which is deﬁned as the set where the family {f
n
} of iterates of f is normal and the Julia
set J(f) := D\F (f). By Montel’s theorem J(f) = if
b
C\D contains more than two points.
Thus it suﬃces to consider the cases D =
b
C, D = C, and D = C
:= C\{0}. If D =
b
C, then
f is rational. This case was studied in long memoirs by Fatou  and Julia  between
1918 and 1920 and has been the object of much research in recent years, see the books
[5, 9, 29] for an introduction. The case that D = C so that f is entire was considered ﬁrst
by Fatou  in 1926 and since then by many other authors, see  and [11, §4] for surveys.
This paper is concerned with the case D = C
which was studied ﬁrst by Radstr¨om  in
1953 and more recently in [2, 8, 12–14, 20–26].
Given an analytic self-map g of C
there exists an entire function f satisfying
exp f(z) = g(e
z
)(1)
1
Supported by a Heisenberg Fellowship of the Deutsche Forschungsgemeinschaft Bergweiler
for all z C. This function f is unique up to an additive constant which is a multiple of
2πi. It follows from (1) that
exp f
n
(z) = g
n
(e
z
)(2)
for n N. From (2) we can easily deduce that if exp z
0
F (g), then z
0
F (f ); that is,
exp
1
F (g) F (f).(3)
In fact, let U be a neighborhood of z
0
and V = exp U. If g
n
k
0 or g
n
k
in V as
k , then <f
n
k
−∞ or <f
n
k
and hence |f
n
k
| in U as k . If
g
n
k
ϕ 6≡ 0, in V , then |f
n
k
(z) ψ(e
z
)| = 2πim
k
+ o(1) for z U as k , where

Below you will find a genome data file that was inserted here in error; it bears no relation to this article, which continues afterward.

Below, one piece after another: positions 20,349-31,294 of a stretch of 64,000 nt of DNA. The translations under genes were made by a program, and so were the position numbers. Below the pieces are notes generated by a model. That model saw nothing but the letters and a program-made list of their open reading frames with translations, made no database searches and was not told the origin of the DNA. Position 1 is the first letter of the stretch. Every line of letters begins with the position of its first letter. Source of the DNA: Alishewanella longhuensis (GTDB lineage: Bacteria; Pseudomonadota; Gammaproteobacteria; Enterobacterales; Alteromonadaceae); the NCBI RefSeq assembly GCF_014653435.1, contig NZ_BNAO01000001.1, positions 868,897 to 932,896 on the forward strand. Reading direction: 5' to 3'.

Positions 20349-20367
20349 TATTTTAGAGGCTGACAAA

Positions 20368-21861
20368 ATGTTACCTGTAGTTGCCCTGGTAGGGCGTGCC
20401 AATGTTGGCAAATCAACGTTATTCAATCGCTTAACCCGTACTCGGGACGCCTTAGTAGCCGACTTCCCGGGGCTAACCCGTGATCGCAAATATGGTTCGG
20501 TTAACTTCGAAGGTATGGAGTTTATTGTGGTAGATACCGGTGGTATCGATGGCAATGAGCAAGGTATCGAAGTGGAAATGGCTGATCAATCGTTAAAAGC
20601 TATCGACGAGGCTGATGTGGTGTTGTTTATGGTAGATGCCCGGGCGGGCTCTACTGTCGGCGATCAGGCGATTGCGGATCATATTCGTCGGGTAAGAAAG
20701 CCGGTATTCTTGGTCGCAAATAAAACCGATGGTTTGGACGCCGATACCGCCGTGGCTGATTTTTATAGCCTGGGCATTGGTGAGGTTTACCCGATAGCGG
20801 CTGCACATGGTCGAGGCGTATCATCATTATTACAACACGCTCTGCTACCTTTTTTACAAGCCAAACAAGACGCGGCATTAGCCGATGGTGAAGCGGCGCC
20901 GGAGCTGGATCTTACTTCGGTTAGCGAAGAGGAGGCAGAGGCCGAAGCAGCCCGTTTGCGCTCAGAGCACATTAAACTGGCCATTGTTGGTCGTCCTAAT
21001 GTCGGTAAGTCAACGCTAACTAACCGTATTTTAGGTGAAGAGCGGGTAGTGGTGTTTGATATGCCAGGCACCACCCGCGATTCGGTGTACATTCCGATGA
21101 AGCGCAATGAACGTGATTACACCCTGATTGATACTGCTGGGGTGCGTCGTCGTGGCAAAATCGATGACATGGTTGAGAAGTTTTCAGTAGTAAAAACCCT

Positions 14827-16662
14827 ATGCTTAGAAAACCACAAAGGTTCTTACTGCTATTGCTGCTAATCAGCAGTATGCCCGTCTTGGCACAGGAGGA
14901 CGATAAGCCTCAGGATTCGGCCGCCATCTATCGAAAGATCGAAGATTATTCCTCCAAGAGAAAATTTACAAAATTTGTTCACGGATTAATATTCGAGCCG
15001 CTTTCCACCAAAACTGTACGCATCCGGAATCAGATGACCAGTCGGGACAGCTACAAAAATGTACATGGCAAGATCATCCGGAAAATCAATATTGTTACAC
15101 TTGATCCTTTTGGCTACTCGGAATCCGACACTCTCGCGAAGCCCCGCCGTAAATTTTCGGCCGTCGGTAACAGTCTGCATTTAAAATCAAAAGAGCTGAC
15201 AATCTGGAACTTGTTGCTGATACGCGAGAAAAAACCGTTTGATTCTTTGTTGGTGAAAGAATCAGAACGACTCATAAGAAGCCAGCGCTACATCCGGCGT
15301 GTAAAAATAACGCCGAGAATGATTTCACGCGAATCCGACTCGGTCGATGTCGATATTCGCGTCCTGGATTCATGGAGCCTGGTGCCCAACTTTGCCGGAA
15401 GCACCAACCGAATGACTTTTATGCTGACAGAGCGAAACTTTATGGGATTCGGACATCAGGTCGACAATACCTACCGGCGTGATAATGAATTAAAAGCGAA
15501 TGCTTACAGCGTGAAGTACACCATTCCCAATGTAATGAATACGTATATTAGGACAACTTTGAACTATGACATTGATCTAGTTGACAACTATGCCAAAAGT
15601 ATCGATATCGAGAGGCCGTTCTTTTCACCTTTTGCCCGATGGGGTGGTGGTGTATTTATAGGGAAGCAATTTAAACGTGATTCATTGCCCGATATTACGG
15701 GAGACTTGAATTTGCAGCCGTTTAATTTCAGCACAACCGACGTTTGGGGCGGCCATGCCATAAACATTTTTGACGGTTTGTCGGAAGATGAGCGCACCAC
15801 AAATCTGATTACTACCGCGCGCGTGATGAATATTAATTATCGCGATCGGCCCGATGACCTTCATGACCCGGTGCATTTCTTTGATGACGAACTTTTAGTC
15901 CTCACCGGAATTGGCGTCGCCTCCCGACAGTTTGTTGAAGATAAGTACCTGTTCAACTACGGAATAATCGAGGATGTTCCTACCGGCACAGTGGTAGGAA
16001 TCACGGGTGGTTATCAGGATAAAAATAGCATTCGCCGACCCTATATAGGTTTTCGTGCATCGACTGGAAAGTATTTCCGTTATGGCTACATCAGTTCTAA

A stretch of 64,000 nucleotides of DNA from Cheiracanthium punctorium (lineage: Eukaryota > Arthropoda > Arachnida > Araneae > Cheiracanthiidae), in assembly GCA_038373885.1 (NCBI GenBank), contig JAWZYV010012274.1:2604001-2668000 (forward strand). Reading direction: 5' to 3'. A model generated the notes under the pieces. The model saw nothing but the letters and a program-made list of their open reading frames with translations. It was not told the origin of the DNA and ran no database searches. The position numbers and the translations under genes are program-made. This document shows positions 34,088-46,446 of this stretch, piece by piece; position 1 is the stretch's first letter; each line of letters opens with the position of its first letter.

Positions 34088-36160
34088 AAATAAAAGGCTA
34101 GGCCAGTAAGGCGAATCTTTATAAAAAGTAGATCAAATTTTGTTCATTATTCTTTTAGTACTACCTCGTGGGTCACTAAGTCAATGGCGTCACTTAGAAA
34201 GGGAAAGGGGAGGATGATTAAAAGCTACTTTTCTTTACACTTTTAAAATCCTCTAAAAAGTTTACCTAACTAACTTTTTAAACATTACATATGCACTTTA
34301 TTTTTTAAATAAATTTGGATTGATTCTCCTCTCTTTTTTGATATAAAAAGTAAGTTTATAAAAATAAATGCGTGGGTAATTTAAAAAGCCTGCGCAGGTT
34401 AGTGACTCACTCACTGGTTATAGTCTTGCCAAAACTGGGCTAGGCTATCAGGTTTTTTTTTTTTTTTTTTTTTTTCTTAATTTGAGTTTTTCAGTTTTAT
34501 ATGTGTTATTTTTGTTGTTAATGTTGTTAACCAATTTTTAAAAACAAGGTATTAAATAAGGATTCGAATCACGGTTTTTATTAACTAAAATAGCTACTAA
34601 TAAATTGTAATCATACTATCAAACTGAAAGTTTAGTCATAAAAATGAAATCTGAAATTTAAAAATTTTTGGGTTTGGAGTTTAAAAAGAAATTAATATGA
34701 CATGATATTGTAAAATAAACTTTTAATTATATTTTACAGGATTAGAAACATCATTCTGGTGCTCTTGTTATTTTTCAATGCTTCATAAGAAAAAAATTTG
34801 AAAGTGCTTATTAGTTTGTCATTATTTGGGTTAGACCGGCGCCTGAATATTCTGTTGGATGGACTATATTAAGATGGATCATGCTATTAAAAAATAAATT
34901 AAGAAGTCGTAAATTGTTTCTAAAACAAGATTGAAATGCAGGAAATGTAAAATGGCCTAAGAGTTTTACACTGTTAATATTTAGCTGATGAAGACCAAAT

m
k
Z and exp ψ = ϕ. Again we ﬁnd that {f
n
k
} has a convergent subsequence. We thus
conclude that {f
n
} is normal in U if {g
n
} is normal in V . Hence (3) holds.
It is less obvious that we also have
exp
1
J(g) J(f)(4)
and hence, together with (3),
exp
1
J(g) = J(f).(5)
Consider for example f(z) = 2z and g(z) = z
2
. Then (1) holds and {f
n
} is normal in C
so
that J(f) = {0}, but J(g) = {z : |z| = 1}. Note, however, that in this example f is linear,
a case which is usually excluded in complex dynamics.
Theorem Let f be entire, g an analytic self-map of C
, and suppose that (1) holds. If f
is not linear or constant, then (5) holds.
This result is stated in [12, Lemma 1.2] and [20, Lemma 2.2], but I have been unable to
follow the arguments for (4) given there. The proofs of (3) in  and  are diﬀerent
from the one given above. On the other hand, the question whether (5) holds was raised in
 and certain partial results were obtained. In particular, the above theorem answers the
question asked in  whether J(g) = C
implies that J(f) = C.
Our theorem may be useful to obtain results for analytic self-maps of C
from those
for entire functions. For example, it was proved in [2, 24] that if g is an analytic self-map
of C
, then the components of F (g) are simply or doubly connected. This result follows
immediately from our theorem and Lemma 3 below. As another example we mention the
results of Baker and Weinreich  on the boundary of unbounded invariant components of